The optical properties of a biological tissue depend on its biochemical composition and its cellular and subcellular structure. In the visible and near-infrared range, the absorption properties are related to the concentration of chromophores, such as oxyhemoglobin and deoxyhemoglobin, fat and water [32]. Such chromophores vary significantly with tissue metabolism [33]. The scattering properties are related to the size distribution of cells and organelles, which are parameters used to differentiate normal from abnormal tissues in standard histopathology [34]. Therefore optical measurements have a strong potential for the development of noninvasive *in vivo* medical diagnostic tools, often called "optical biopsy". Such techniques should significantly improve the efficiency of biopsies or help in determining the tumor margins in a surgical field. According to our experimental data, the absorption coefficients, the reduced scattering coefficients, the optical penetration depths, the diffusion coefficients, the diffuse reflectance and the shifts of diffuse reflectance for normal stomach mucosa/submucosa tissues in the cardiac orifice at 635, 730, 808, 890 and 980 nm were determined in vitro. In our study, it is interesting to note the optical properties measured and their differences for the tissue samples at five different laser wavelengths. We believe the optical properties should help to pathological diagnosis and medical treatment for malignant or premalignant gastrointestinal mucosa with ease by using optical methods.

Figure 2 and Figure 3 show the absorption coefficients and the reduced scattering coefficients of tissue samples at five different laser wavelengths, respectively. From Figure 2 and Figure 3, it can be seen that the absorption coefficients for tissue samples increase with the increase of laser wavelengths, except for the absorption coefficient at 730 nm, and the reduced scattering coefficients for tissue samples decrease with the increase of laser wavelengths. There were significant differences in the absorption coefficients at five different laser wavelengths (*P* < 0.01). The maximum and the minimum absorption coefficients are 0.265 mm^{-1} at 980 nm and 0.0332 mm^{-1} at 730 nm, respectively. The maximum and the minimum differences of the absorption coefficients are 698% between 730 and 980 nm and 1.61% between 635 and 808 nm, respectively. There also were significant differences in the reduced scattering coefficients at five different laser wavelengths (*P* < 0.01). The maximum and the minimum reduced scattering coefficients are 1.19 mm^{-1} at 635 nm and 0.521 mm^{-1} at 980 nm, respectively. The maximum and the minimum differences of the reduced scattering coefficients are 128% between 635 and 980 nm and 1.15% between 890 and 980 nm, respectively.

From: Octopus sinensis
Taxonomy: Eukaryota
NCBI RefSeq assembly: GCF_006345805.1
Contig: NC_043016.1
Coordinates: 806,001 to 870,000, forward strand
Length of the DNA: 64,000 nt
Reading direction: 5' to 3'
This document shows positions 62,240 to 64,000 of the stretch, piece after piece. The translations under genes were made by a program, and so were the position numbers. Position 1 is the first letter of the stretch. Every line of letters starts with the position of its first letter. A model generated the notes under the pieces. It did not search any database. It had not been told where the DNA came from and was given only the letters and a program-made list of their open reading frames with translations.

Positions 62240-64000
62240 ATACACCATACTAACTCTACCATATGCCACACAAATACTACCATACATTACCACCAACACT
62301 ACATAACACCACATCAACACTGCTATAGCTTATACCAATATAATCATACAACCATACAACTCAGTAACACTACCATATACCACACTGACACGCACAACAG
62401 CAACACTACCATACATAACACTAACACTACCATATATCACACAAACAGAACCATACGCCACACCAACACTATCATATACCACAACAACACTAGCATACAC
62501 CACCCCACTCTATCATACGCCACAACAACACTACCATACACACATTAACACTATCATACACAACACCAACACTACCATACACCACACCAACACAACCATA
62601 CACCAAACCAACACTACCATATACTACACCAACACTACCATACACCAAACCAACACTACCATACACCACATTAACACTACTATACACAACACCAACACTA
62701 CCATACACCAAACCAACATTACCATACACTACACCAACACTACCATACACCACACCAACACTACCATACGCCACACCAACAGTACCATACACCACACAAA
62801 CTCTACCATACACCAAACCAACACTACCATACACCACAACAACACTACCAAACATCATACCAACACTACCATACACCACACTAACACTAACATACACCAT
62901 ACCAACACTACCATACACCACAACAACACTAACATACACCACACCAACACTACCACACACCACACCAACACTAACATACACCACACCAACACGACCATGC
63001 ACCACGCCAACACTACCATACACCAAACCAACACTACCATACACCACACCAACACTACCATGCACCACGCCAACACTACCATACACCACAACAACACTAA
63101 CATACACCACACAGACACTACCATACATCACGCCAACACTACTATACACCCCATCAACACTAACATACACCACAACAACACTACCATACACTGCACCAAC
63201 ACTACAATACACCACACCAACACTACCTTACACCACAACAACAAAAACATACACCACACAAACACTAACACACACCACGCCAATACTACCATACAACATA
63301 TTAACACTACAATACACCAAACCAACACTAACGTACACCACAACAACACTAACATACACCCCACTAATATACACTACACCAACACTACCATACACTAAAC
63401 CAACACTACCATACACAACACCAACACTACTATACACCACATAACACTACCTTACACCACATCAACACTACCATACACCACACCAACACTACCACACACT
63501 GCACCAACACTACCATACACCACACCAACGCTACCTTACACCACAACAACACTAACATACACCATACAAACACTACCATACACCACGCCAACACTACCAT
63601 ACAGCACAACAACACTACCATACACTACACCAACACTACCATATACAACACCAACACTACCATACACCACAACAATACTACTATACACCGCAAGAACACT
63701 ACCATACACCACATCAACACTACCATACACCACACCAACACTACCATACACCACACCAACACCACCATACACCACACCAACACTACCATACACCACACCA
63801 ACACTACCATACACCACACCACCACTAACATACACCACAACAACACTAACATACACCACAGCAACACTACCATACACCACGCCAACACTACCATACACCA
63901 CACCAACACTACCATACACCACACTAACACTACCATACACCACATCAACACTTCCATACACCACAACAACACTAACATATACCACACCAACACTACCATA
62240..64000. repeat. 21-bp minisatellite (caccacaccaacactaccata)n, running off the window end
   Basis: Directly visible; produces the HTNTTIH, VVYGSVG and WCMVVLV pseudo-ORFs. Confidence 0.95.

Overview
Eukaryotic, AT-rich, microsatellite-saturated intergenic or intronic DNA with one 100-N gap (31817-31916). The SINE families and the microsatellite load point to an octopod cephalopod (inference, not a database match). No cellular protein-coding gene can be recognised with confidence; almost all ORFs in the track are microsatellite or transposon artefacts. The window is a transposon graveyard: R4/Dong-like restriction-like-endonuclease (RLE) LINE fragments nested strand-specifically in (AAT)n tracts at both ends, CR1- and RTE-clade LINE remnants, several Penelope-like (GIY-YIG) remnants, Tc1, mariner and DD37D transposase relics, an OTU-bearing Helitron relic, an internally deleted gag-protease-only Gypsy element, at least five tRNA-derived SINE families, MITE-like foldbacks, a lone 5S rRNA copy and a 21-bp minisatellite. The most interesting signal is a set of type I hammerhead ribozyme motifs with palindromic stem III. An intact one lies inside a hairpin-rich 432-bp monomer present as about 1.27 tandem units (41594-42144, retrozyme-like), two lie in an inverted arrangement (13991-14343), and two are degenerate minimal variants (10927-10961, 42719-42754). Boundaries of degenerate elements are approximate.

Figure 4 shows that the optical penetration depths for tissue samples vary with the increase of laser wavelengths. There were significant differences in the optical penetration depths at five different laser wavelengths (*P* < 0.01). The maximum and the minimum optical penetration depths are 3.57 mm at 808 nm and 1.43 mm at 980 nm, respectively. The maximum and the minimum differences of the optical penetration depths are 150% between 808 and 980 nm and 5.36% between 730 and 890 nm, respectively. From Figure 5, it can be seen that the diffusion coefficients for tissue samples vary with the increase of laser wavelengths. There also were significant differences in the diffusion coefficients at five different laser wavelengths (*P* < 0.01). The maximum and the minimum diffusion coefficients are 0.608 mm^{-1} at 890 nm and 0.278 mm^{-1} at 635 nm, respectively. The maximum and the minimum differences of the diffusion coefficients are 119% between 635 and 890 nm and 12.0% between 890 and 980 nm, respectively. Figure 6 shows that the diffuse reflectance for tissue samples decrease with the increase of laser wavelengths. There were significant differences in the diffuse reflectance at five different laser wavelengths (*P* < 0.01). The maximum and the minimum diffuse reflectance are 0.456 at 635 nm and 0.0732 at 980 nm, respectively. The maximum and the minimum differences of the diffuse reflectance are 523% between 635 and 980 nm and 7.29% between 635 and 730 nm, respectively. From Figure 7, it can be seen that the shift Δx of diffuse reflectance for tissue samples vary with the increase of laser wavelengths. There also were significant differences in the shift Δx of diffuse reflectance at five different laser wavelengths (*P* < 0.01). The maximum and the minimum shift Δx of diffuse reflectance are 1.11 mm at 890 nm and 0.507 mm at 635 nm, respectively. The maximum and the minimum differences of the shift Δx of diffuse reflectance are 119% between 635 and 890 nm and 11.7% between 890 and 980 nm, respectively.

There are significant differences in the optical properties of the tissue samples between different wavelengths of laser (*P* < 0.01). Bashkatov, et al.[35] and Holmer et al.[36] have reported the optical properties of gastric tissue by different optical measurement methods, our data that the wavelength dependence of the absorption coefficient, the reduced scattering coefficient and the optical penetration depth of human stomach wall mucosa are very similar to compare the data of Bashkatov, et al. and Holmer et al. with our data in the spectral range from 600 to 1000 nm.